Random Wisdom

Tag: console

Create links with absolute paths in Linux

by on Jan.16, 2010, under How To ..., Linux, Software

The default behaviour of the linking command (ln) is a little strange under certain circumstances. Since it creates the links using the literal value of the target, symbolic links created using relative path structures can often fail. Consider the following:

$ ln -s targetfile ../src/targetfile_link

Without a doubt, ‘targetfile_link’ will be a broken symlink since it links to a target that it assumes is in the same directory:

$ cd ../src && ls -l targetfile_link
lrwxrwxrwx 1 mafgani mafgani 5 2010-01-16 18:19 targetfile_link -> targetfile

This is quite unfortunate since it clearly clashes with the way that the linking mechanism should work intuitively.

The solution is to force ln into automatically appending the absolute path to the target files. This can be achieved by using a simple shell script that acts as a wrapper for the real linking command:


# Step through the supplied arguments and append the absolute
# path to targets that exist
for ARG in $@
  if [ -e $ARG ]; then
    LNARGS="${LNARGS} ${PWD}/${ARG}";
    LNARGS="${LNARGS} ${ARG}";

# Execute the actual link command with the modified args
exec /bin/ln ${LNARGS};

There are two known caveats:

  • The link is ‘sub-optimal’ if created from within the destination directory (the absolute path contains ‘../’s). It will still work however.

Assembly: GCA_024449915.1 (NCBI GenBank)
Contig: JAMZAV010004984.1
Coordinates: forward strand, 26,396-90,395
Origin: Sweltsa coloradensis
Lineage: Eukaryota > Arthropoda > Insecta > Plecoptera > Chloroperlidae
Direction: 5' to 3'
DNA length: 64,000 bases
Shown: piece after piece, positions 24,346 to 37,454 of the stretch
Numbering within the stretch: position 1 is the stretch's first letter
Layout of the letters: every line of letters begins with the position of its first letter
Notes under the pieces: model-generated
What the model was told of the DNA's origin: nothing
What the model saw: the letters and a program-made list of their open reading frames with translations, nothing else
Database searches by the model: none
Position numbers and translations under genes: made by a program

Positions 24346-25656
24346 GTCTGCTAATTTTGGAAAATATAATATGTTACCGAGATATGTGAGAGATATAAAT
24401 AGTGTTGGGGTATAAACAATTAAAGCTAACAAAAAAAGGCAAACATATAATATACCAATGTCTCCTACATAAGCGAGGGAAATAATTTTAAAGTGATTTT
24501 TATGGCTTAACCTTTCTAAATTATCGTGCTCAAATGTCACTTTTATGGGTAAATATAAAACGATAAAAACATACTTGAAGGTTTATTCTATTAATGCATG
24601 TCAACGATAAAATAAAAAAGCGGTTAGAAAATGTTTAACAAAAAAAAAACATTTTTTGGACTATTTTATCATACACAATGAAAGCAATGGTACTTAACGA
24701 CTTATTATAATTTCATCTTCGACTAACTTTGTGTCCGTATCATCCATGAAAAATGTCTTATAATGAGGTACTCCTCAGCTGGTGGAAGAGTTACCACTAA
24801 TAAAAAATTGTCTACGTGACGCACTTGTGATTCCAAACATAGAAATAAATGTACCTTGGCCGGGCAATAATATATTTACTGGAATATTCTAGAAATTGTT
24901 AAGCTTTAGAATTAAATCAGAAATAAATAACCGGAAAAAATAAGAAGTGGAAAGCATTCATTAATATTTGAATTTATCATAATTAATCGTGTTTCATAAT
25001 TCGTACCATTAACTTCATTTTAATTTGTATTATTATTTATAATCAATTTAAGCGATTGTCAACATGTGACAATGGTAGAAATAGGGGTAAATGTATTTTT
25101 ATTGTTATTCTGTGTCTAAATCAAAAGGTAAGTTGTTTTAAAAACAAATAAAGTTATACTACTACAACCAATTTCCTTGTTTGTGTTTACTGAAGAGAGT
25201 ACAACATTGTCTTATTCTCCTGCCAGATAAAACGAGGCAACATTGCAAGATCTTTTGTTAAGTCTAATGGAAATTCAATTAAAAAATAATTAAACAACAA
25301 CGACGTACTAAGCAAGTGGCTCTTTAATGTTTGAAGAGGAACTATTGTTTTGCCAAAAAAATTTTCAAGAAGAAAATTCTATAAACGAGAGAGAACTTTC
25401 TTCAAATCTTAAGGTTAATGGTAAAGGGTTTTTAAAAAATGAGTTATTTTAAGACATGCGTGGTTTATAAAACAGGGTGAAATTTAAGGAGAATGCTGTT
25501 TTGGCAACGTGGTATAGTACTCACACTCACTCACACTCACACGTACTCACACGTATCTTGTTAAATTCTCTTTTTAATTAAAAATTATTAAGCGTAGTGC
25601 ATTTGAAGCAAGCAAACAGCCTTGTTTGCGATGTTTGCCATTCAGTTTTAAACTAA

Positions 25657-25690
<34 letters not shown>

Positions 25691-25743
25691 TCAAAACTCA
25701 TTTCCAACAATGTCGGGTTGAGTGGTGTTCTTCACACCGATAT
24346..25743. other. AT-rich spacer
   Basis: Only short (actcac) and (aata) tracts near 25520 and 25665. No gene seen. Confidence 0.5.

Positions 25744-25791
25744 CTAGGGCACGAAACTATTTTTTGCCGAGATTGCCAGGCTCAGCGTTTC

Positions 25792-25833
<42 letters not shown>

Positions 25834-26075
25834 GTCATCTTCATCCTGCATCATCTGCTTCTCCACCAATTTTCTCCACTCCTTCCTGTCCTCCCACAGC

• The links will always be absolute. If that is undesirable, save the script as ‘absln’ or something other than ‘ln’.

Using ‘absln’ instead of ‘ln’ in the previously described scenario now produces a working symlink:

$ absln -s targetfile ../src/targetfile_link
$ cd ../src/ && ls -l targetfile_link
lrwxrwxrwx 1 mafgani mafgani 16 2010-01-16 19:13 targetfile_link -> /tmp/files/targetfile
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Console based MSN client

by on Nov.04, 2005, under Linux, Software

Earlier today I stumbled across a client for MSN Messenger that runs in a terminal! It’s called tmsnc.

The RPM had some dependencies that I could not solve so I decided to compile from source. Apart from a few minor issues, it looks great! There are some screenshots available here.

You might wonder why you need a text based MSN client; well, one can never have too many tools 🙂

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Open files from a terminal

by on Oct.05, 2005, under How To ..., Linux, Software

There’s lot that can be learned from the conversations on the fedora-list. Today I learnt of a nifty little tool called gnome-open. Basically you just type something like:

[darkknight@darkworld ~]$ gnome-open file.cpp

and voila! It figures out the default application (under GNOME) for the files of type *.cpp and opens the file using that default editor. I haven’t verified, but it seems that instead of a file an URL can also be specified. Mmm .. it definitely creates the possibility of writing portable scripts; at least on GNOME systems anyway 🙂

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